With sugar prices making beet an appealing break crop, Vervaet has reintroduced its contractor-spec nine-row harvester after a decade off the menu.
The Beet Eater 925 Evo has taken over from the 625 as the flagship machine in the three-pronged harvester line-up from the Dutch maker.
Adding an extra three rows isn’t uncharted territory for Vervaet, though – it actually introduced the first nine-rower to the UK back in 2001.
However, during its absence, the 625 has become a firm favourite and Vervaet says it will still command the lion’s share of the company’s sales.
It was only refreshed last year but, along with the smaller 616 Evo, was seen with a fresh new paint job at importer J Riley’s recent open day in Norfolk.
See the Vervaet Beet Eater 925 Evo being put through its paces.
925 Beet Eater
Power comes from an MTU 15.6-litre engine churning out 623hp. This is different to the smaller machines that run DAF units, but identical to one of its main competitors – Holmer’s Terra Dos T4 – and needs AdBlue to keep it clean.
Vervaet has stuck with its turbine cleaning system, with three at the front and a new, larger central
one to cope with the extra beet. Depth control is via a bank of steel wheels integrated into the lifting setup for smoother operation, we’re told.
Cleverly, the lifters are now configured in three sections across three rows and can work as one fixed bank in nine- or 18-row drilled crops, or as three separate units to accommodate crops sown by six- or 12-row drills, which hasn’t always been possible.
Vervaet 925 Beet Eater Evo
- Engine MTU 15.6-litre Stage 5
- Power 623hp
- Rows 9
- Road speed 40kph
- Hopper 25t
- Unloading time 50secs
- Elevator width 1.7m
- Cleaning Eight turbines
- Fuel tank 1,100-litres
- Lifters Rotating, walking shares
- Cab Claas Vista II
- Tyres 900/60 R32
- Turning circle 8.5m
- Price POA, dependant on exchange rate
This is ideal for contractors when changing between different farms and crops, as the operator can switch setups from the cab.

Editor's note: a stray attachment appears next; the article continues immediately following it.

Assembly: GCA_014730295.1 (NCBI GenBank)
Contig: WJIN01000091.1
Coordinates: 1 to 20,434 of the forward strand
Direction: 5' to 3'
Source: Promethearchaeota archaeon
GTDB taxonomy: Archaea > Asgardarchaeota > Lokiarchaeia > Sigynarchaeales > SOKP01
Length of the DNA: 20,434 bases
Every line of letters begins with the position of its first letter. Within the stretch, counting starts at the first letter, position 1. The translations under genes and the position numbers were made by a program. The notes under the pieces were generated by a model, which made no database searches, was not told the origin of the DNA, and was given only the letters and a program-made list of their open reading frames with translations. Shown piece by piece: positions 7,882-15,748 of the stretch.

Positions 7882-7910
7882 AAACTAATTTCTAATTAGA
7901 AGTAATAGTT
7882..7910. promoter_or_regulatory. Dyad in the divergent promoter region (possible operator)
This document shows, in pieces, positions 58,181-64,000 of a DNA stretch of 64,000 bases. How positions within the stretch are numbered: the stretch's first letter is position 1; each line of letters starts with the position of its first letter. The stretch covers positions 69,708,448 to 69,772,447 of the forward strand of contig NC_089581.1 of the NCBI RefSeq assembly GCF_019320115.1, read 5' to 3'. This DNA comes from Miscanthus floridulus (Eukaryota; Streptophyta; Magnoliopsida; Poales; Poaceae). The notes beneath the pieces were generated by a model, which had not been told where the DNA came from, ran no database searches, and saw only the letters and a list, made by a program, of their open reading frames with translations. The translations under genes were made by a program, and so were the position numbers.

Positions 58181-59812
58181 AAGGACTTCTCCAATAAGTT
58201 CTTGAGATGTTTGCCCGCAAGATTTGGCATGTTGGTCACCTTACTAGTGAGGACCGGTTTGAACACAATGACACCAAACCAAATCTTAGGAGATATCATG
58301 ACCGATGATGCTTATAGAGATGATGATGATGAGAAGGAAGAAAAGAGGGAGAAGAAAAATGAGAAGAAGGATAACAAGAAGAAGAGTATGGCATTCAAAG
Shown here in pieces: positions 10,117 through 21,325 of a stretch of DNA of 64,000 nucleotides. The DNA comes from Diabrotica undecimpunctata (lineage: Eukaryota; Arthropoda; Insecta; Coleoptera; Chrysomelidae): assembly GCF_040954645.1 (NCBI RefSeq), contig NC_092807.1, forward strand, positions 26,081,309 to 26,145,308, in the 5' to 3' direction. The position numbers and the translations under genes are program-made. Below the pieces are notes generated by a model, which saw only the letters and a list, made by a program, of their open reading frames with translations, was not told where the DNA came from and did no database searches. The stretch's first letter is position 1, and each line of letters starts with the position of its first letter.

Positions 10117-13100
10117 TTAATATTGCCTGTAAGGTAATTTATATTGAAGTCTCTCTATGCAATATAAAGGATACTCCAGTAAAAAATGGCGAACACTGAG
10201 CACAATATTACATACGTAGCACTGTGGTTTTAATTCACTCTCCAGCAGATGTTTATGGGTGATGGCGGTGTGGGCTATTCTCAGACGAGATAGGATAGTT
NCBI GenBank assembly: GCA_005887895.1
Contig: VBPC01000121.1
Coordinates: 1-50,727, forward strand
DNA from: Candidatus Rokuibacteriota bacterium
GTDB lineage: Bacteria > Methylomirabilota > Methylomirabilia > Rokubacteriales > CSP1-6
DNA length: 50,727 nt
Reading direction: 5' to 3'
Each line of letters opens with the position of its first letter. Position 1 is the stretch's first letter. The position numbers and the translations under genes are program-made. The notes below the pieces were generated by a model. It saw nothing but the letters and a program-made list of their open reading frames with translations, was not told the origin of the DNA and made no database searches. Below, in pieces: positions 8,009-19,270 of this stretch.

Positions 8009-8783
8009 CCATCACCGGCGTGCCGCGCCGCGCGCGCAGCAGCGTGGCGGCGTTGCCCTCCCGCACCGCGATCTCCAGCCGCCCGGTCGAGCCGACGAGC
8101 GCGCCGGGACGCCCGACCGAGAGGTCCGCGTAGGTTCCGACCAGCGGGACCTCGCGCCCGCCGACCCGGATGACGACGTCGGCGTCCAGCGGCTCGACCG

Elsewhere in the lifting gear, there are longer share legs for improved clearance. The rotating, walking shares flick and lift the beet out of the ground rather than vibrating shares, which agitate the crop a bit more.
Vervaet says it is the first manufacturer to design a beet harvester where every wheel runs on untouched ground, therefore spreading the weight of the huge machine and reducing compaction, as trailed wheels don’t follow preceding ones.
To achieve this, the front axle is hydraulically extended to both sides so the wider 900/60 R32 boots cover the full cutting width without needing to adopt the common crab-steer option.
One drawback with some larger nine-row machines is the lifting unit is well over the 3m maximum UK road width, so the front setup has to be dropped off every time road work is required.
However, Vervaet has designed the lifting unit to fold via two hydraulic rams.
The topper is an adapted Combi 2 from a six-row machine, which can either mulch or spread tops, and the scalpers are adjustable from the cab.
To reach the full nine-row width, Vervaet has added an extra three rows’ width onto one side of the topper, with a folding ram to bring this vertical for road transport. There is a separate sliding ram to centre the whole unit in line with the harvester.
There is also now the option to yield map fields through John Deere’s Greenstar 6000 receiver.
The onboard Greentronics weighing system, located in the ring trace, feeds information into the Greenstar box, which maps the fields as it goes. Steering is controlled through the front guides as normal.
Edward Plowright of JP Plowright and Sons based in Barnston, Nottinghamshire, has taken the first Beet Eater 925 and it has been working this harvest alongside a smaller 625 lifting the firm’s 3,000ha of crop a year.
He says the new 925 has the power to cope with the extra three rows, but is more impressed with its ability to sip rather than gulp fuel.
Our short stint in the cab saw it average about 21 litres/ha while covering 2.6ha/hour. However, he says there is plenty more in reserve and it is capable of romping along at 8.5kph in good soils, adjusting its revs automatically as it goes.
The extending axle is also a plus point for not driving on already compacted ground.